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  • The Archive
  • Peter Fritzsche (bio)

"No one," wrote Pascal, "dies so poor that he does not leave something behind." Setting the scene at the moment of a single individual's death and drawing attention to personal possessions, Pascal conjures up the material traces of a single lifetime. A lived life creates physical effects: a sheaf of letters, a lucky coin, or a small fortune, things that construct correspondences between experience and materiality. Putting the stress on the larger world reflected in small objects, Pascal ennobles even the most modest lives and places all individuals in the same passage from life to death. Nearly three hundred later, Walter Benjamin reflected on Pascal's assertion. To Pascal's things he added "memories too." He then went on to subtract from what he had just augmented: "although these do not always find an heir."1 What Benjamin accents is not the material endurance of things but the variable operations of memory. There is no longer the unproblematic correspondence between a life lived and a life remembered, but the difficult endeavor of remembering and the more general prospect of forgetting. And for Benjamin it is not so much what the dead leave behind as it is what the living end up retrieving. He thereby poses the question of attentiveness, the historically situated presence or absence of the habit of cultivating memories. Moreover, these habits of cultivation operate across time: heirs are daughters and grandsons. At the remove of a generation or two, they are the ones who undertake the work of memory. Finally, in place of the sonorous universal by which Pascal affirmed the material existence of all men and women, Benjamin implies particular heirs who need to feel a connection to the past in order for memories to remain alive. In contrast to Pascal's materialism, Benjamin proposes a [End Page 15] cultural interpretation of remembering in which traces are not simply left behind and recollection is not assumed, in which mental habits across time rather than physical things in the present bring the past into view, and in which specific heirs undertake the work of memorialization. Although Pascal refers to things and thereby builds an implicit archive of past lives, it is Benjamin who imagines the space in which the historical archive was constructed in order to ward off oblivion, to make the particular case for a historical subject, to identify the responsibility of the heirs to cultivate specific stories in the past.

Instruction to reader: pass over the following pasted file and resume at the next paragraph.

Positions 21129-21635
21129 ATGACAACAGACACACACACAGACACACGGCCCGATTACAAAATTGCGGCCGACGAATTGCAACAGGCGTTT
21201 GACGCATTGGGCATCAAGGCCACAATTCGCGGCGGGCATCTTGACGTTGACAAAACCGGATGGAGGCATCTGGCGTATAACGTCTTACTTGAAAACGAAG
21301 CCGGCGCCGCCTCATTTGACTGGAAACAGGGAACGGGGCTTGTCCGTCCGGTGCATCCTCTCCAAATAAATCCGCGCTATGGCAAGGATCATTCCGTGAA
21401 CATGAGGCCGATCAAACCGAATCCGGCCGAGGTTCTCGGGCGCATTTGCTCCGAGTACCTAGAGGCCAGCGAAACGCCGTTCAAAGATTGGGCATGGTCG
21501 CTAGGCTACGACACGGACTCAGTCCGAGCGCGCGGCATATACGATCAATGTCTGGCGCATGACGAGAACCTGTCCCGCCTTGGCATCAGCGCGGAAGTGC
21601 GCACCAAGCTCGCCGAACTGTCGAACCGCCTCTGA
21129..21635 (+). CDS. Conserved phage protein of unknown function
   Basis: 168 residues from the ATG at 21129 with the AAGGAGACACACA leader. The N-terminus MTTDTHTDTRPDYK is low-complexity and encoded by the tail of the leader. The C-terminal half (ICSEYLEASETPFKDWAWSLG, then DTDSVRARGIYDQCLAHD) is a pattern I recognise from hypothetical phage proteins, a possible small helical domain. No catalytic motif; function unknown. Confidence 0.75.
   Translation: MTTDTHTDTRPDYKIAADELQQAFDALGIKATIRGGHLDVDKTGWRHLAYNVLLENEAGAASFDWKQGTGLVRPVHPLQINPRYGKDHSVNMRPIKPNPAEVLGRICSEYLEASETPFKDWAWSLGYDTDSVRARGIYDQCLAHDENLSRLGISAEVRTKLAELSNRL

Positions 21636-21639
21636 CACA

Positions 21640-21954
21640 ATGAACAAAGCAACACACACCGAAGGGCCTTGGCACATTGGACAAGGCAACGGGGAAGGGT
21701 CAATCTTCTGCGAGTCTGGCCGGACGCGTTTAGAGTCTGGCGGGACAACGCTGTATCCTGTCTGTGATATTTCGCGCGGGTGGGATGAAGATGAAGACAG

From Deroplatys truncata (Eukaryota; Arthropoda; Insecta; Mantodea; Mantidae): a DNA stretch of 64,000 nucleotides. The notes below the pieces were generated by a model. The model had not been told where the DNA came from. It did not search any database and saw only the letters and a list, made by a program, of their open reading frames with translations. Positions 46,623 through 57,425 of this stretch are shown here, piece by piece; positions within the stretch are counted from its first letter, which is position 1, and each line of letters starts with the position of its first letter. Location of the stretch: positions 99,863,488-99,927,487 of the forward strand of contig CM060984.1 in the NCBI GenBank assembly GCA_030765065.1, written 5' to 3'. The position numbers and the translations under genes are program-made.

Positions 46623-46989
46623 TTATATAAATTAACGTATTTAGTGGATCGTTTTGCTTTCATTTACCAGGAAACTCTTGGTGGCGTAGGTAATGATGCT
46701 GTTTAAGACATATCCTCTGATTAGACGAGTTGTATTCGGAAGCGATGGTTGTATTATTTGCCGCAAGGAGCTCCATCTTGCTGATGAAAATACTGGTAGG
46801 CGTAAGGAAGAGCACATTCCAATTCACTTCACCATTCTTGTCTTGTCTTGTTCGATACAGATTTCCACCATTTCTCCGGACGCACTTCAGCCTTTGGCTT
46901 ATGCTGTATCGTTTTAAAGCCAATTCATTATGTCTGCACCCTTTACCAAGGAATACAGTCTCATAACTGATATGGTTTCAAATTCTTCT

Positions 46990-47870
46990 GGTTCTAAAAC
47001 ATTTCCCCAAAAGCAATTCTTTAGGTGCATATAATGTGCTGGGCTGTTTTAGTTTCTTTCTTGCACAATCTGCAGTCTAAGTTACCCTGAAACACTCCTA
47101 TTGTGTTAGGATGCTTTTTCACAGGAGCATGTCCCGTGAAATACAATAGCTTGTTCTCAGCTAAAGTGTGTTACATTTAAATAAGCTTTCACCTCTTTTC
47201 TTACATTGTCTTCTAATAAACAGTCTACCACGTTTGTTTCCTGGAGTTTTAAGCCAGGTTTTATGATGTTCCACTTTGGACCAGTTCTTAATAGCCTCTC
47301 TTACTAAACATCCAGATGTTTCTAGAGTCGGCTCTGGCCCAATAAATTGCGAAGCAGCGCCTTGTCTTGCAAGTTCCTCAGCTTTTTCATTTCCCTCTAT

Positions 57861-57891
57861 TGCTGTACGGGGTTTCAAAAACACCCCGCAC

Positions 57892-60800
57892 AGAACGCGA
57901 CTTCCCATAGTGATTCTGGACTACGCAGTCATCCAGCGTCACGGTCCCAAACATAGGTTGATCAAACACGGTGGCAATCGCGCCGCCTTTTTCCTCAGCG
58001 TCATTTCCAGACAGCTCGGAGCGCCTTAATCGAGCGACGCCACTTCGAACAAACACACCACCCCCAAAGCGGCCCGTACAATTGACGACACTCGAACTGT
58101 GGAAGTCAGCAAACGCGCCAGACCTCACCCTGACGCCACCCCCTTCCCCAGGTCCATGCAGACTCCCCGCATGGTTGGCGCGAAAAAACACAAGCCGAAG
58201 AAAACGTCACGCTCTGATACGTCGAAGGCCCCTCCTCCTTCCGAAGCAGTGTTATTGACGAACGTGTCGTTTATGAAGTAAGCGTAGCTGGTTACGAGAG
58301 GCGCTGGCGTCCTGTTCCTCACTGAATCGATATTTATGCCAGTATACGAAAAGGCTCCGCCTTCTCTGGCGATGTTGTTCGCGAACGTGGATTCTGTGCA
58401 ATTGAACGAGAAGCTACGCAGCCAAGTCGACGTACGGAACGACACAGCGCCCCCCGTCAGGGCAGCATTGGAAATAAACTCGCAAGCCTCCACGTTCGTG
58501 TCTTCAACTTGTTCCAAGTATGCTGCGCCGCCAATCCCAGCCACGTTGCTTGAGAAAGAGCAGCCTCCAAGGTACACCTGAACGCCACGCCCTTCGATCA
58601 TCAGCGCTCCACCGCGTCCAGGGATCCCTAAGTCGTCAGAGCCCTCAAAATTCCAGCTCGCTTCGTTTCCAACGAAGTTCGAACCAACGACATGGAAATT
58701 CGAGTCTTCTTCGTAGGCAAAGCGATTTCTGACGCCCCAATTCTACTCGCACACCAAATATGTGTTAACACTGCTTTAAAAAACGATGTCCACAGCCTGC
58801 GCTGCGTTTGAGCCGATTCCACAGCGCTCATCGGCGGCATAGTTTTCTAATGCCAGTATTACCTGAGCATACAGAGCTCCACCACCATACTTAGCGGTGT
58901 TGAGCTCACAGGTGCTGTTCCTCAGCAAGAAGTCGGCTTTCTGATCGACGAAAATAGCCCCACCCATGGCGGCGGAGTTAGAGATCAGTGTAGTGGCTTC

The three hundred years that separate Benjamin from Pascal dramatize the historicity of the uses of history. They suggest the specific historical circumstances under which the past does and does not find heirs, is and is not energetically recollected. Benjamin writes in reference to a "crisis of memory,"2 a historical moment in the modern age when there is both a surfeit of unusable pasts and a deficit of usable history, when individuals die in the face of general indifference while self-appointed heirs energetically look for particular memories. It is in the distinction between Pascal and Benjamin that a history of the archive can be conceived. Archives are not comprehensive collections of things, the effects left behind by the dead, nor are they arbitrary accumulations of remnants and leftovers. The archive is the production of the heirs, who must work to find connections from one generation to the next and thereby acknowledge the ongoing disintegration of the past. The heirs also distinguish themselves as such: a cultural group that knows itself by cultivating a particular historical trajectory. In the West, the nation has been the dominant form of this particularity, reinforcing a common past within its borders and emphasizing the difference of cultural origins across its borders. It is a specific, historically contingent configuration of time and space that produced what Jacques Derrida referred to in another context as "archive fever."3 If most conceptions of the archive emphasize how the archive has shaped history, I want to examine how German history has shaped the archive.

At the most general level, archival production rests on the premise that the past is no longer the business of the present and must be handled carefully in order to recognize the...


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pp. 15-44
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